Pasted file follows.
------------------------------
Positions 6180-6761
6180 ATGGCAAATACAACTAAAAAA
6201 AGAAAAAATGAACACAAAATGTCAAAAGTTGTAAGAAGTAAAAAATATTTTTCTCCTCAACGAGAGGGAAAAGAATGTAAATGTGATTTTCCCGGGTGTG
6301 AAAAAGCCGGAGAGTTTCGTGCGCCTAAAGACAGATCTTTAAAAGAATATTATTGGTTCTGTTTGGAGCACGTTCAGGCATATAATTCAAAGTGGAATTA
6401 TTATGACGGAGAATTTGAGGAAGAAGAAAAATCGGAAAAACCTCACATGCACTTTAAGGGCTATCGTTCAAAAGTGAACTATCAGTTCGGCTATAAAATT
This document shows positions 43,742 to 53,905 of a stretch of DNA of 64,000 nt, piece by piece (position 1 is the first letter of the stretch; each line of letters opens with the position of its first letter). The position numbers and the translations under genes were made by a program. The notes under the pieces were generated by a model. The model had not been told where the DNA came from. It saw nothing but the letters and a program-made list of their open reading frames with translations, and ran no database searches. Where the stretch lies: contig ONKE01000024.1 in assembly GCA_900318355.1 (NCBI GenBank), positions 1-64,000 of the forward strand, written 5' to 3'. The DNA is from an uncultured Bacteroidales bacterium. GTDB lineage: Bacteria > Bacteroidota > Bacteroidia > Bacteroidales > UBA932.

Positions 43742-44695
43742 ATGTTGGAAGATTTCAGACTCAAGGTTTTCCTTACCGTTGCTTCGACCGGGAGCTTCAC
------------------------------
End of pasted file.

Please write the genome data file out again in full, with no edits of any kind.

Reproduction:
Positions 6180-6761
6180 ATGGCAAATACAACTAAAAAA
6201 AGAAAAAATGAACACAAAATGTCAAAAGTTGTAAGAAGTAAAAAATATTTTTCTCCTCAACGAGAGGGAAAAGAATGTAAATGTGATTTTCCCGGGTGTG
6301 AAAAAGCCGGAGAGTTTCGTGCGCCTAAAGACAGATCTTTAAAAGAATATTATTGGTTCTGTTTGGAGCACGTTCAGGCATATAATTCAAAGTGGAATTA
6401 TTATGACGGAGAATTTGAGGAAGAAGAAAAATCGGAAAAACCTCACATGCACTTTAAGGGCTATCGTTCAAAAGTGAACTATCAGTTCGGCTATAAAATT
This document shows positions 43,742 to 53,905 of a stretch of DNA of 64,000 nt, piece by piece (position 1 is the first letter of the stretch; each line of letters opens with the position of its first letter). The position numbers and the translations under genes were made by a program. The notes under the pieces were generated by a model. The model had not been told where the DNA came from. It saw nothing but the letters and a program-made list of their open reading frames with translations, and ran no database searches. Where the stretch lies: contig ONKE01000024.1 in assembly GCA_900318355.1 (NCBI GenBank), positions 1-64,000 of the forward strand, written 5' to 3'. The DNA is from an uncultured Bacteroidales bacterium. GTDB lineage: Bacteria > Bacteroidota > Bacteroidia > Bacteroidales > UBA932.

Positions 43742-44695
43742 ATGTTGGAAGATTTCAGACTCAAGGTTTTCCTTACCGTTGCTTCGACCGGGAGCTTCAC